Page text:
A Servant to All

Post Date: September 13, 2021
Author: Jeff Borski

A Reflection on the Reading for the Twenty-Fifth Weekend in Ordinary Time

Reading I: Wisdom 2:12, 17-20
Responsorial Psalm:: 54:3-4, 5, 6, 8
Reading II: James 3:16-4:3
Gospel: Mark 9:30-37 


The readings for this twenty-fifth weekend highlight two primary points. The first point comes from the reading from the book of Wisdom; it is a continuation of the proclamation that one is to come, one that will be favored by God, who will change the face of the world. This one to come is the Son of God, and He will be tortured and killed but will rise again in three days.

But the Son of God is not embraced by the “wicked,” the people who do not like the fact that he sets himself against their lifestyle and their disregard of the laws, the commandments, and the laws of morality.

This first reading is a prologue to the crucifixion story of Jesus. It is a large part of the narrative of why Jesus is not found favorable by a large group of the society. We also must consider that if Jesus proclaims to be the Messiah, then the Romans would not find him favorable either. The Romans knew that the Jewish people hoped for a new Davidic king to reestablish a new kingdom. This claim of being the Messiah would be considered an act of treason against the Roman Empire, and the result would be a sentence of death by crucifixion.

Therefore, we see that there is going to be an uphill battle for Jesus to simply bring about a change of heart to all of those he has come to redeem. In fact, it will take an extraordinary event that will be almost unbelievable.

The second point is made with the letter from James in the second reading. Human desires, human ways of thinking, and acting are conflicting with the mission of the Son of God. Passions, desires to possess and covet bring about envy, war and killing. Only Wisdom from above is pure, full of mercy and good fruits, which brings about peace.
We see that the constant desire for more, they want for what we don’t have is always producing strife. Jesus calls us to give, to give without counting the cost. To be a servant, first and foremost, will produce for us a multitude of spiritual wealth.

These two points come together in the Gospel of Mark. Jesus sits with his disciples and once again teaches, explains that he will be handed over and suffer greatly, that he will indeed be killed, but will rise again after three days. This is Jesus’ ministry; it is precisely his purpose, to voluntarily die, to show us what selfless love looks like, to show us what being a servant of God looks like.

But then we are presented with the perplexing problem of Jesus’ closest disciples arguing with each other. Here we have jealousy and ambition rearing its ugly head. Conflict because of a desire to obtain and possess a title, to be called the greatest.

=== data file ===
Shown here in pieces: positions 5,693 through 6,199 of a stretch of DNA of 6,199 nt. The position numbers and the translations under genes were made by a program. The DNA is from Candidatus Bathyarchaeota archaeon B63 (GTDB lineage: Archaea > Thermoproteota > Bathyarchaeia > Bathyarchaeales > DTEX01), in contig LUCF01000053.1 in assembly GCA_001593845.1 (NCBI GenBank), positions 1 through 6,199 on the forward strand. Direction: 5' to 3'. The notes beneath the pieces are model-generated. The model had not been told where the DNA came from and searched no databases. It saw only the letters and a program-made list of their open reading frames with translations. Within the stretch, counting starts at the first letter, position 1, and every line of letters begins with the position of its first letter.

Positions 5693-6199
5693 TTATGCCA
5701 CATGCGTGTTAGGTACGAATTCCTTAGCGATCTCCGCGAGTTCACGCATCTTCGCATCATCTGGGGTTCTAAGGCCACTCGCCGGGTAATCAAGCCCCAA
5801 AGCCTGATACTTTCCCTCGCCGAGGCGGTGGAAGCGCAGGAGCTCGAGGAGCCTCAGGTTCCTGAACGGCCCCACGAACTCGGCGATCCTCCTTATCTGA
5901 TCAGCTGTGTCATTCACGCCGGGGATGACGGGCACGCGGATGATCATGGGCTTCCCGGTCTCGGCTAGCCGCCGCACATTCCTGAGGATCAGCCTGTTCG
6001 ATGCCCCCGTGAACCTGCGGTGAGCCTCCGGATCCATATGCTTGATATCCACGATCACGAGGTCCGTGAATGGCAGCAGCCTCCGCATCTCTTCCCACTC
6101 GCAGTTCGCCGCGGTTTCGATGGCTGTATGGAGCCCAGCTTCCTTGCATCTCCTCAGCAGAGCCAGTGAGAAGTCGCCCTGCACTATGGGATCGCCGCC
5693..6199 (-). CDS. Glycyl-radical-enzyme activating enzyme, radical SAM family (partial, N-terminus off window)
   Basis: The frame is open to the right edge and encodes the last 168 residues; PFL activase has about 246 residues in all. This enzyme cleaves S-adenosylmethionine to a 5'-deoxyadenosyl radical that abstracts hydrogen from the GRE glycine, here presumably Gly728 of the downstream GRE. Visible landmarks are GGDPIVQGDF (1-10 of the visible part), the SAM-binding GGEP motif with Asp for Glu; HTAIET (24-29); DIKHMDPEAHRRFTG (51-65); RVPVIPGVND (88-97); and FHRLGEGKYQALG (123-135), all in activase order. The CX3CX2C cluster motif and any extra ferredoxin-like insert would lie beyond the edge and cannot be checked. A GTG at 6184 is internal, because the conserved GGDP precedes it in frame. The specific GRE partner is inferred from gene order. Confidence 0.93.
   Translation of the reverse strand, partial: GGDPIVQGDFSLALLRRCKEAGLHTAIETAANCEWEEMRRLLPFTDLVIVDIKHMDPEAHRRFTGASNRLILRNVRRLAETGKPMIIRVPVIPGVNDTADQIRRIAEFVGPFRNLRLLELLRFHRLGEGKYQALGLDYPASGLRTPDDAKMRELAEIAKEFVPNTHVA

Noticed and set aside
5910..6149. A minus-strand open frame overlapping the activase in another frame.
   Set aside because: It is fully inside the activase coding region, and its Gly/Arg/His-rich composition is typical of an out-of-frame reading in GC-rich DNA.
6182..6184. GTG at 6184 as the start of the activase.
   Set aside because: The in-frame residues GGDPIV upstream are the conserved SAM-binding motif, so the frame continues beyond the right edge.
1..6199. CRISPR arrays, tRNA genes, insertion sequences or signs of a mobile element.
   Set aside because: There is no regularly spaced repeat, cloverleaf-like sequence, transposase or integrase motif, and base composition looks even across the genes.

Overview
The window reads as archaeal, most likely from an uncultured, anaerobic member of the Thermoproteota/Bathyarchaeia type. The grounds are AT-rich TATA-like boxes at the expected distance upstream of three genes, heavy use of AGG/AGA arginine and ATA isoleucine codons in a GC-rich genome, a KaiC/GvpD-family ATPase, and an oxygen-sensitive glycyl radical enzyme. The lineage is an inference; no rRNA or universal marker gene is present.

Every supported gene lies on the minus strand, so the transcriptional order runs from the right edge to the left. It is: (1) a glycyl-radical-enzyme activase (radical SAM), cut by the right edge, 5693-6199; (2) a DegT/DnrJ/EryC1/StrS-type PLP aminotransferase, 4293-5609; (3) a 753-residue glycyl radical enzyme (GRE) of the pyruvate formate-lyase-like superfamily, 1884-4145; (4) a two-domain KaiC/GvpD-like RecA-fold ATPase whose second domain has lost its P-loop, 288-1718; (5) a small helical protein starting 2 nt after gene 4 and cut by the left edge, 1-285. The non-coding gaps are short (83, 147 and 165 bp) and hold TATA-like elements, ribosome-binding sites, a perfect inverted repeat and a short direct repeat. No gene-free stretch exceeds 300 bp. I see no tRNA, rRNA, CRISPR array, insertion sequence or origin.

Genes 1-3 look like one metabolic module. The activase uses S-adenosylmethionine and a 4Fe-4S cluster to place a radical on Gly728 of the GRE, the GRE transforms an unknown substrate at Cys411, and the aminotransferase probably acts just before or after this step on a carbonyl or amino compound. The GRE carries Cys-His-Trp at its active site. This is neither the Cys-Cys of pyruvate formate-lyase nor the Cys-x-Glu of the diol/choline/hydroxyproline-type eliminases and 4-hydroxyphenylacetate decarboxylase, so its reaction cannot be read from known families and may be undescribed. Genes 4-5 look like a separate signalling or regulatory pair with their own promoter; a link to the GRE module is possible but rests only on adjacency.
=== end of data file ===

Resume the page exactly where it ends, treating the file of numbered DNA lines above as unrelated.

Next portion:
After more than two thousand years, these desires within the human race have not abated. We need not look far to see the competition between individuals for the title of being the best, to having the most, or to be the one in charge without any regard to the health or economic situations of others around them. This thinking can extend to many facets of our society today.

This is why Jesus puts the child in front of those arguing about who is the greatest. We may think the child represents goodness and innocents, but in reality, a child has no cultural status and would own nothing. This would be the best representation of Jesus the Messiah. To fully understand Jesus is to accept him in his poverty and lack of status, to accept him as a servant, the completely obedient servant of God.

“Whoever receives one child such as this in my name, receives me; and whoever receives me, receives not me but the One who sent me.”

It is here that the two points of the readings collide and a decision on our part has to be made.

First, Jesus died and rose from the dead for us, signifying God’s abounding love for us. Jesus was the ultimate servant, a servant to all.
Second, through this remarkable event of mercy and love, He is asking us if we can lay aside all the wrong desires born of our humanity? Will we embrace the children, those who are considered as having no status, the poor, the homeless, the economically challenged, or the spiritually suffering?

In Jesus’ playbook, the route to becoming first realizes we have to put others before us; we must become the servant to all!

I ask as you this week to contemplate small ways that each of us can put others ahead of us, how we might be a servant to someone in need, physically or spiritually.

Blessings,
Deacon Jeff

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